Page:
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Name your price for a gallon of gas

Priceline.com will start offering gasoline on its name-your-own-price Web site in May, the company founder and co-chairman says.

4 min read
Priceline.com customers will soon be able to buy gasoline online, but it remains to be seen whether they will jump at the chance to name their price at the pump.

The service announced today by Priceline WebHouse Club, the Stamford, Conn.-based affiliate of Priceline that recently launched a name-your-price grocery service, will allow customers to specify a price for up to 50 gallons of gas per month. This represents the latest--and perhaps most daring--use of Priceline's business model.

"Until recently, the Internet has been primarily about convenience when shopping online for books, software and music," Jay Walker, founder of Priceline and Priceline WebHouse Club, said in a statement. "Priceline WebHouse Club is about saving money on the everyday items for tens of millions of consumers, beginning with groceries and now, gasoline.''

Priceline's gas service may pique the interest of consumers who have seen the rise of oil and gas prices in recent months. Prices for crude oil, for instance, recently topped $30 a barrel, the highest prices since the Persian Gulf War. Nationally, the price for a gallon of unleaded gas is about $1.35, up 8 cents from January, according to a survey by the Federal Department of Energy. The American Automobile Association reports the national price at $1.37 a gallon.

Through Priceline's service, customers will be able to specify the number of gallons they want to buy and how much per gallon they are willing to pay for them. If a gas station accepts a customer's price, Priceline will automatically charge the customer for the total amount.

Priceline will then issue gas cards to customers who sign up for the service. The card will work like a debit card at the gas station; instead of swiping a credit card to fill up a tank of gas, customers will insert their gas card and the amount will be deducted from the total already purchased, active for up to a month.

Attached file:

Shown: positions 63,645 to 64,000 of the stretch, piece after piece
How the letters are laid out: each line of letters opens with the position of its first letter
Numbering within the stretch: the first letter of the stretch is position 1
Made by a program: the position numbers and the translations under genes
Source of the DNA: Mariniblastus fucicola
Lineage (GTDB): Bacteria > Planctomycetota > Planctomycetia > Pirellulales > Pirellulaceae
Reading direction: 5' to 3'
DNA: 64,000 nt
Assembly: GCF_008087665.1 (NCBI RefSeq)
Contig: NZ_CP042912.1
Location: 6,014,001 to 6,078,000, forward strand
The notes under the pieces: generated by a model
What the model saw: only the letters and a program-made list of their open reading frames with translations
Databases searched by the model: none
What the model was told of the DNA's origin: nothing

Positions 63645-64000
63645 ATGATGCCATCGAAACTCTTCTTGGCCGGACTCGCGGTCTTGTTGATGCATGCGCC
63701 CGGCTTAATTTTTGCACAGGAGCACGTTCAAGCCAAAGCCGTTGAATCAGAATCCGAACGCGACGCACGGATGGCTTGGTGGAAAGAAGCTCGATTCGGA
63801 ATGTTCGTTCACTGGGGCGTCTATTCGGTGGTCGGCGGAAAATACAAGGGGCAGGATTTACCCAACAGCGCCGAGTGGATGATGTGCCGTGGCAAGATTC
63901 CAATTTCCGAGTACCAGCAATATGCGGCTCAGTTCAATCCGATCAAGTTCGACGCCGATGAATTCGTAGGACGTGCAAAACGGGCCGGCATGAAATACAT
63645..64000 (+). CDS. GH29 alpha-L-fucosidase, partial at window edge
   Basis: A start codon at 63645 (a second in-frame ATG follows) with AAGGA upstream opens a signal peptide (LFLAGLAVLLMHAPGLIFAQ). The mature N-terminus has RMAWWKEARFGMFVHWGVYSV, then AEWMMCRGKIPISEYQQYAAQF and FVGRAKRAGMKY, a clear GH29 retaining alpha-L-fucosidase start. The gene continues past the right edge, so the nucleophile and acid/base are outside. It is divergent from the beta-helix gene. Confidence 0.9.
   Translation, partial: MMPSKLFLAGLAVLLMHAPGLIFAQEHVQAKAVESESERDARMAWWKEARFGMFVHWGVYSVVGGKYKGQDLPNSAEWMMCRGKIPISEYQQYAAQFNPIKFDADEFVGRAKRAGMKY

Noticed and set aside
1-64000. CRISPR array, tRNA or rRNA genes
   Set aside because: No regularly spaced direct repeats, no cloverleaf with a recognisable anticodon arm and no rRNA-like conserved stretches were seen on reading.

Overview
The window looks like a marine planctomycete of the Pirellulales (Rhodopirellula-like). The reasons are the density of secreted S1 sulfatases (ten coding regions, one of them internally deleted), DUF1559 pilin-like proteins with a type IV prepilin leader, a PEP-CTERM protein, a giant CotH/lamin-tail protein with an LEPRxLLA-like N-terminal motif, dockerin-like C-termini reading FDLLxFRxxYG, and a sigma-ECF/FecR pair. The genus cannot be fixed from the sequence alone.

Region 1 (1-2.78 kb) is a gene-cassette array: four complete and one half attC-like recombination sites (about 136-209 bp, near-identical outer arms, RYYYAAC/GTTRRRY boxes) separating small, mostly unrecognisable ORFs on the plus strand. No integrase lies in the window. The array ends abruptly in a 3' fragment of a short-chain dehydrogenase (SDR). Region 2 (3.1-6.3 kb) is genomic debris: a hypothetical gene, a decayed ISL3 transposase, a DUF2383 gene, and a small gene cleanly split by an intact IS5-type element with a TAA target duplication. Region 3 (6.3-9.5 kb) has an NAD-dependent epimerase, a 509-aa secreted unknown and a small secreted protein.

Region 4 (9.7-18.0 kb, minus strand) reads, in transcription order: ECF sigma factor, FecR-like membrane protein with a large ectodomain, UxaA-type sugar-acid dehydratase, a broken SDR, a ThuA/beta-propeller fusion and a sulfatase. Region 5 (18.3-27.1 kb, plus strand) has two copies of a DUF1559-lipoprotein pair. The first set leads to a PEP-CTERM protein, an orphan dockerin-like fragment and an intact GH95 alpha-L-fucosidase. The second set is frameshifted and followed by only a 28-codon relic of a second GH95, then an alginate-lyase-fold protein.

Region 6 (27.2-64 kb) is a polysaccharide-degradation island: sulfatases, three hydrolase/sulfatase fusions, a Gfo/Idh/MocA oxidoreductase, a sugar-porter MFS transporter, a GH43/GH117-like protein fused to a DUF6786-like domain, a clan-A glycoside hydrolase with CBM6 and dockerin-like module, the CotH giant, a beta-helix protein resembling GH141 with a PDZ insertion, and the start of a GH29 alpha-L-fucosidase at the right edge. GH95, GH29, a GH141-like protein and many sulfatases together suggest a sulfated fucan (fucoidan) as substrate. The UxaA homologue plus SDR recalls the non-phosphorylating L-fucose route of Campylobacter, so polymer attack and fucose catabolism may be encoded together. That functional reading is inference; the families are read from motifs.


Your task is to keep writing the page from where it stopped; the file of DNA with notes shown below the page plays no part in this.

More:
If customers do not use all of the credit on their Priceline gas card, the company will refund the difference at the end of the month. If customers run out of credits while filling up their tanks, they will be able to charge up to two more gallons on their Priceline card at the agreed upon price, Priceline said.

Although prices at the pump have been steadily rising, it remains to be seen whether consumers will adopt Priceline's new service. Unlike the markets for airline tickets or even groceries online, which Priceline entered long after competitors had entered and established the market, the company will be blazing a new trail by selling gasoline over the Web.

Another concern is Priceline's ability to sign on big-name gas stations to the service, which could prevent widespread adoption by consumers. The company declined to name any of its partners, but says it plans to offer gas at name-brand gas stations across the country when it launches May 20.

Priceline estimates that customers will save 10 to 20 cents per gallon of gas by using the service. That would save consumers somewhere between $1.50 and $3.00 on a 15-gallon tank of gas.

Although the service will ask consumers to select up to four gas stations in their area where they might want to fill up their tanks, their discount will be good at only one of those gas stations. That inconvenience might exclude the service from travelers and could dissuade others who don't want to get stuck buying at the same gas outlet.

But WebHouse Club spokesman Robert Padgett said there will still be a large market for the service.

"Consumers are going to be flexible," he said. "They will go to the station that gives them the lowest price."

But some Internet analysts wonder whether Priceline's gas service would take off. Gomez Advisors analyst Martin DeBono estimated that the service would only save consumers about $5 to $10 over the course of 5 to 10 weeks.

"I don't think people will find it convenient enough or convincing enough to adopt it on a wide basis," DeBono said. "The savings just isn't there."

By themselves, gas stations have little room to discount gas because of razor-thin profit margins, but Priceline says that the discounts will be subsidized both by advertising on its site and through promotions offered by stations and oil companies.

Priceline already uses promotions by credit card issuers and other companies to discount its airline tickets and hotel reservations, but the advertising related to Priceline's gas service will be a first on the site.

News.com's Stefanie Olsen contributed to this report.